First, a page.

Mary, Queen of Scots Home Page

O my Lord and my God, I have trusted in Thee.
O my dear Jesus, now liberate me.
In shackle and chain, in torture and pain, I long for Thee.
In weakness and sighing, in kneeling and crying,
I adore and implore Thee to liberate me.
Mary Queen of Scots, Wednesday 8th February 1587

It was not until the latter part of the 7th February 1587 that Mary was informed of her official execution the following morning at eight o'clock. She was refused the services of her Catholic priest, De Preau, but offered those of the Protestant Dean of Peterborough which she declined. She was then left alone to spend her last evening with her by now well depleted group of servants. Mary demanded an early supper and appeared serene amidst her servants' tears. She then proceeded to go through all her remaining possessions by distributing them between her servants and some of her foreign relatives. Having done so, she put pen to paper and drafted an elaborate will designed to provide for the welfare of those she was leaving behind. She then wrote a letter to her Chaplain De Preau in lieu of the confession she had been denied. Her second letter was to her brother-in-law, Henri III of France. It was by then two o'clock in the morning and Mary simply lay on her bed fully dressed without attempting to sleep.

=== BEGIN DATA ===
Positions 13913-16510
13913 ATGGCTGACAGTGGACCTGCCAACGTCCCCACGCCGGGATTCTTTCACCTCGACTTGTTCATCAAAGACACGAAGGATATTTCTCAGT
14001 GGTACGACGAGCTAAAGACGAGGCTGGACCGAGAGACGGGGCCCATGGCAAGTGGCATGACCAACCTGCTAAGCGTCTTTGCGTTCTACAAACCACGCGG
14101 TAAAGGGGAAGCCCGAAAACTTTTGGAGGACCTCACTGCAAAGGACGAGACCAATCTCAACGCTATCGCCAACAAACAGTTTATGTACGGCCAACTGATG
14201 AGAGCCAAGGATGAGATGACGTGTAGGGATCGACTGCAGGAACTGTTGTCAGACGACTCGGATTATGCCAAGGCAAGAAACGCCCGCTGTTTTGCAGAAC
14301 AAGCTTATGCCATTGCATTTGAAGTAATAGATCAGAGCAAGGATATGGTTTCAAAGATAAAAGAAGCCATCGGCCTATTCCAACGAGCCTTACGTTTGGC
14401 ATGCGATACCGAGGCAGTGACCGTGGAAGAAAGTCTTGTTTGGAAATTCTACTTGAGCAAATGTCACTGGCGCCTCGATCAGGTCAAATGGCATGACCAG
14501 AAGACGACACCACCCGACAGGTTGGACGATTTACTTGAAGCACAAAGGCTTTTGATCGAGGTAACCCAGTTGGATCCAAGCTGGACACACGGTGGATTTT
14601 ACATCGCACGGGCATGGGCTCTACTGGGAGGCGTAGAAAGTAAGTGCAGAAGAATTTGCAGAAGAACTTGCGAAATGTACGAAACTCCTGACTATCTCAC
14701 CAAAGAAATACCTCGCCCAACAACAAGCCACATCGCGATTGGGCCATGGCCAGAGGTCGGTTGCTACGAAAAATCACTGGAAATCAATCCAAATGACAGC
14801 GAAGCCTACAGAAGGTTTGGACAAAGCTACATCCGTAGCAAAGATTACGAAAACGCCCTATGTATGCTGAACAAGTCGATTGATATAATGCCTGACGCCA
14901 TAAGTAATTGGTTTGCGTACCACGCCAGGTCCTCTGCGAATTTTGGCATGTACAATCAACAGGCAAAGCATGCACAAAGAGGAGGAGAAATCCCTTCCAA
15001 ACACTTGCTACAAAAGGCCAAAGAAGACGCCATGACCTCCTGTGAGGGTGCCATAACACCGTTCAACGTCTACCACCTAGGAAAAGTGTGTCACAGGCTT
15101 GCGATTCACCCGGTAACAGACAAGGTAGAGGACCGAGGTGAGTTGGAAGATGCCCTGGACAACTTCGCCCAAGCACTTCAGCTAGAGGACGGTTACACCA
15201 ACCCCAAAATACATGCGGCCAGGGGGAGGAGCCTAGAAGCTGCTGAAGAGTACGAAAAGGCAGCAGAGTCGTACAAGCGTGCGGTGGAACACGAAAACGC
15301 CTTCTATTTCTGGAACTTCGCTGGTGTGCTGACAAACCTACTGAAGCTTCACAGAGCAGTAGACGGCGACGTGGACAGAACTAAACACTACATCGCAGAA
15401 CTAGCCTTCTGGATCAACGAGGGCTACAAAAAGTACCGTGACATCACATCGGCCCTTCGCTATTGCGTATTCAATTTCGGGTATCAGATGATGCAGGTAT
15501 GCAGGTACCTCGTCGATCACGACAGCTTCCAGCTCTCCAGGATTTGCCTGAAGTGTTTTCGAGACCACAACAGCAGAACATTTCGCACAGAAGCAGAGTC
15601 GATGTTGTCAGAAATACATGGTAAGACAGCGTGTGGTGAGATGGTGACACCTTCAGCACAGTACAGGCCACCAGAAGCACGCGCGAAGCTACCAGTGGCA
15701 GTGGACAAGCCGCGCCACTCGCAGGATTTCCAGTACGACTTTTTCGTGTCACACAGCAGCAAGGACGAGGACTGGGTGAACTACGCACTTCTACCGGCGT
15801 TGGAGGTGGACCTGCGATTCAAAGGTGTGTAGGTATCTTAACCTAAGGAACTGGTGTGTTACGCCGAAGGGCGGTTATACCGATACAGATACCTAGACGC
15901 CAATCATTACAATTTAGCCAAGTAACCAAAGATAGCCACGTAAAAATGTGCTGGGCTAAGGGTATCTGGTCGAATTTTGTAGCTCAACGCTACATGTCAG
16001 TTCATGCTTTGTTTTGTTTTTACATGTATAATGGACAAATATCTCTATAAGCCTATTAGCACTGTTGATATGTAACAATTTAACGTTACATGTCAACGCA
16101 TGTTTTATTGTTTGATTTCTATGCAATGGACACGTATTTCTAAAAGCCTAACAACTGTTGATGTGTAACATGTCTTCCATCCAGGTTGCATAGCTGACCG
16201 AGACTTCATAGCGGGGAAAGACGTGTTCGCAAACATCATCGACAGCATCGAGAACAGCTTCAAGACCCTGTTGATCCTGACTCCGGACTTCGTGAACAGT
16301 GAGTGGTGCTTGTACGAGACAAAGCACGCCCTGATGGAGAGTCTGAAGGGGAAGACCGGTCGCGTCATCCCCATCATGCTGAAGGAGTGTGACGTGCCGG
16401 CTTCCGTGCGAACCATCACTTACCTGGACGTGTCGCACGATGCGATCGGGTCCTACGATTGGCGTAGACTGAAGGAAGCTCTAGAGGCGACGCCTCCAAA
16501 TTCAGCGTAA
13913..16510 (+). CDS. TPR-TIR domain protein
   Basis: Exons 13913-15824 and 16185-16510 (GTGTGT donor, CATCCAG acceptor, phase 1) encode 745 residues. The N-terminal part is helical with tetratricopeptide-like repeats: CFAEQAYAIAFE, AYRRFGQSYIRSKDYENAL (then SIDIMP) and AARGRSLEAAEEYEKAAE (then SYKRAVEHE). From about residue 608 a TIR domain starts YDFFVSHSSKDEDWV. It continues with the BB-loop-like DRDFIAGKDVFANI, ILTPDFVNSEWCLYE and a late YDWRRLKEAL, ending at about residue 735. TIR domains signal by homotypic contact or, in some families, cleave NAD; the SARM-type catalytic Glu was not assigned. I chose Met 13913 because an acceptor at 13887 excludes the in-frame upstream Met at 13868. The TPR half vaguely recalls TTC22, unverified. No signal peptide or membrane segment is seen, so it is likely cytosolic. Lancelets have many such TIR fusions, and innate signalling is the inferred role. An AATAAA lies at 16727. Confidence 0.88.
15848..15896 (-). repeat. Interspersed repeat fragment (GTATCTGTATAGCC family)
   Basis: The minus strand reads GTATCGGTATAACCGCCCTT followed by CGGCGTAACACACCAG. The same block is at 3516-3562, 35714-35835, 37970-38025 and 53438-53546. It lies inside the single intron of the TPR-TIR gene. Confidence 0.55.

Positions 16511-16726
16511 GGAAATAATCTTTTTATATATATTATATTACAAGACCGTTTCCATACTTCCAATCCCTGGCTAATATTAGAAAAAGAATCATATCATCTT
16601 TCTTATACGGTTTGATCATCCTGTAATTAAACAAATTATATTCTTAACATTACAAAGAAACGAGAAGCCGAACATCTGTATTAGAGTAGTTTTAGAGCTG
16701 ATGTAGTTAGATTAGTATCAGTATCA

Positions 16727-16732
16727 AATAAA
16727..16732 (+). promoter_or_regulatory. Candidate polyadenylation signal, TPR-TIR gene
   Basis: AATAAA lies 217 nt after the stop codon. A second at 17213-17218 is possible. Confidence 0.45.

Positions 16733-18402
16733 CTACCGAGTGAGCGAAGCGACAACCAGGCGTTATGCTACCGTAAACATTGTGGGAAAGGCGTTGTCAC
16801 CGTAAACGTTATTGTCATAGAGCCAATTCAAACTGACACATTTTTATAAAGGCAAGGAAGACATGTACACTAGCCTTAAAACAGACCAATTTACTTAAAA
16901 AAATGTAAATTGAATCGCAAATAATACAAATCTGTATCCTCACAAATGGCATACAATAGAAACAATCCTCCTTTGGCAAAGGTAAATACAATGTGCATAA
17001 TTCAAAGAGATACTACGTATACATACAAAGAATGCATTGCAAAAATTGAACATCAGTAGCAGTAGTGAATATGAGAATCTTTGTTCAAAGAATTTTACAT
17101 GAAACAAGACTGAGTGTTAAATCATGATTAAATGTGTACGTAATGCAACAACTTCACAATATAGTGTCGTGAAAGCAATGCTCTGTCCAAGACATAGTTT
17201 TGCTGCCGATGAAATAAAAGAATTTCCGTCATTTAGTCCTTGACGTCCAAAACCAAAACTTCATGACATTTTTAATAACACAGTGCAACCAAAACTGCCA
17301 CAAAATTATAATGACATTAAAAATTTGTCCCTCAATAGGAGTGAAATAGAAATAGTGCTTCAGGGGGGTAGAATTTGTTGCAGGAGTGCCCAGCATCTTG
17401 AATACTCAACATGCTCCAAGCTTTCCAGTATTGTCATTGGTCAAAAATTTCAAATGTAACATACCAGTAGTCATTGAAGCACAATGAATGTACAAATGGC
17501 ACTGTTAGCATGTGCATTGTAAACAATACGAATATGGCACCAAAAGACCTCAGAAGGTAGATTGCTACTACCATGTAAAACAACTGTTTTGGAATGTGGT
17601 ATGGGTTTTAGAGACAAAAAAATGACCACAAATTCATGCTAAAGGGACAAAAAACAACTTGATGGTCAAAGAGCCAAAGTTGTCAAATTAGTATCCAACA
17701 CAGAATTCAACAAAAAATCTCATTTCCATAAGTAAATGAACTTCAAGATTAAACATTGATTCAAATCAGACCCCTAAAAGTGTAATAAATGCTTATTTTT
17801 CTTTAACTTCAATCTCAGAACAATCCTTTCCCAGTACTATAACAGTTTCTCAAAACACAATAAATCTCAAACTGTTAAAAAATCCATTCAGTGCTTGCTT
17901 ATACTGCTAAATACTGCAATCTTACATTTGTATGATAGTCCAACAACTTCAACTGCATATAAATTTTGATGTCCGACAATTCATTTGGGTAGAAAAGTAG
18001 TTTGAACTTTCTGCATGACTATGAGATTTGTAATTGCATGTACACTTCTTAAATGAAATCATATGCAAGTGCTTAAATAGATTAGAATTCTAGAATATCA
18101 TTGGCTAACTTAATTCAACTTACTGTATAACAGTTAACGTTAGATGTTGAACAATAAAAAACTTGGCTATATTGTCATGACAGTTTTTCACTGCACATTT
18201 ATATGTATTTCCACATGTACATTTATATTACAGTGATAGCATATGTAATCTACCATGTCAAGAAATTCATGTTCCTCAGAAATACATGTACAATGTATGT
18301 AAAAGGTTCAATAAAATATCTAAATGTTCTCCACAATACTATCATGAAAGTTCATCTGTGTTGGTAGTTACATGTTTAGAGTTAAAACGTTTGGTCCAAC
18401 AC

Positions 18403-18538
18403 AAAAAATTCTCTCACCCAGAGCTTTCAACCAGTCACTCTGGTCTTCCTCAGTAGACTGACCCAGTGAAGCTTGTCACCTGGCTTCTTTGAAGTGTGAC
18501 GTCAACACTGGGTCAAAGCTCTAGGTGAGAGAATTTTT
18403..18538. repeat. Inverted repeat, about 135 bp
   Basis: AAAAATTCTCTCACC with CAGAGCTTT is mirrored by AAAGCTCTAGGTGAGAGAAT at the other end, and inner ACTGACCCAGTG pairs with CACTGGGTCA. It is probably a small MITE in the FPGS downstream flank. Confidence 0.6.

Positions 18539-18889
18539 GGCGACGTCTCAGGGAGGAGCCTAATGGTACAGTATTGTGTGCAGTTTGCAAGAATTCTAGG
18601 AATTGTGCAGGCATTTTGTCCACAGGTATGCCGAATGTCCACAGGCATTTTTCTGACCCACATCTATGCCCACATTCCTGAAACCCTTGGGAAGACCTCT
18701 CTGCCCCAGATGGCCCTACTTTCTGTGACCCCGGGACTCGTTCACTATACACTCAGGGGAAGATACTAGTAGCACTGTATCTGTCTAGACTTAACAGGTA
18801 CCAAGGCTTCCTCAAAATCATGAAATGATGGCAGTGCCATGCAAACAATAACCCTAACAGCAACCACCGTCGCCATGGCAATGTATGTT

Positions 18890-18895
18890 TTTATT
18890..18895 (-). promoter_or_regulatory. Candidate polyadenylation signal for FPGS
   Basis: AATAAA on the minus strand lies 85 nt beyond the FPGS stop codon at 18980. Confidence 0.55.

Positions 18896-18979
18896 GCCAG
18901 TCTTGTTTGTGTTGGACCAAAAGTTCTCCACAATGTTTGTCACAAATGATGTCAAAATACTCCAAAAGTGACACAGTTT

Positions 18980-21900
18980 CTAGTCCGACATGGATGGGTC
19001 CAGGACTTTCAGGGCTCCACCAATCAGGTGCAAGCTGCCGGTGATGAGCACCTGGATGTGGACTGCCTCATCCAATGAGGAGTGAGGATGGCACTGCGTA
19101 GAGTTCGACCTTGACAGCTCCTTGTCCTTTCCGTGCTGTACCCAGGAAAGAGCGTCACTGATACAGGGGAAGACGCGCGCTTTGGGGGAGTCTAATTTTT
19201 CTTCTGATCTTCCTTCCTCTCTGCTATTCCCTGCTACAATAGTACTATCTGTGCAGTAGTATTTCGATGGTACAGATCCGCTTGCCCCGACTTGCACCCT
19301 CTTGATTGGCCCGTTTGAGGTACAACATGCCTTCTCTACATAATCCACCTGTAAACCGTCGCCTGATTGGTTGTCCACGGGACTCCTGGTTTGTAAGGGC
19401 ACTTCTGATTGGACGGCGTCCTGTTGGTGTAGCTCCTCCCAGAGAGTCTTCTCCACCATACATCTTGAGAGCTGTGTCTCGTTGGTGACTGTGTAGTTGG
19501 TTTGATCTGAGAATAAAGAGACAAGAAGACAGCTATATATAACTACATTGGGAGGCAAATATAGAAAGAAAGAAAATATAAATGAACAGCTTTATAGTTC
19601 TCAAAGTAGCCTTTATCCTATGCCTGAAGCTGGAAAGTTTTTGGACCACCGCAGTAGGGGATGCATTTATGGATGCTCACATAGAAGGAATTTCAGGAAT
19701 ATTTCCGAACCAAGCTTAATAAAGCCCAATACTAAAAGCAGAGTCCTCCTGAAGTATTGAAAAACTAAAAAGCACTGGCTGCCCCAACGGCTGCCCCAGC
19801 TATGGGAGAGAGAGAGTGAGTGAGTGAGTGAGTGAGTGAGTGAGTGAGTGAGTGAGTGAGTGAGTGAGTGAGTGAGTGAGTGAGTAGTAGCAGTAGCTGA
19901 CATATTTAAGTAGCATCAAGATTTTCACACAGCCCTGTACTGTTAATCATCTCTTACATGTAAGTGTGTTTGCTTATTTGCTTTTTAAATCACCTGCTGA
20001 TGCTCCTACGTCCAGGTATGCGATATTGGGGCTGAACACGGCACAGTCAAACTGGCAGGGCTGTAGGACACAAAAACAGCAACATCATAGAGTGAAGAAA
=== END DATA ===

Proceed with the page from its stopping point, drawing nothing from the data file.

Between eight and nine in the morning she was led to the Great Hall of Fotheringhay where she was eventually allowed to have some of her servants present after much pleading and reasoning. Sir James Melville her Secretary, Bourgoing her physician, Jacques Gervais her surgeon, Didier her porter and two of her women, Elizabeth Curle and Jane Kennedy were allowed to attend. She entered the Great Hall dressed in a black satin dress, embroidered with black velvet, and set with black acorn buttons of jet trimmed with purple. On her head she wore a white lace-edged veil flowing down her back to the ground. Her stockings were edged with silver in her black Spanish leather shoes. Her garters were of green silk and her petticoat of crimson velvet. She held a crucifix and prayer book in her hand and two rosaries hung down from her waist; round her neck was her pomander chain and an Agnus Dei.

Click here to continue...

Contemporary sketch of Mary's execution in the Great Hall of Fotheringhay.  Mary is seen entering on the left and being disrobed by her ladies. @ owner, British Library.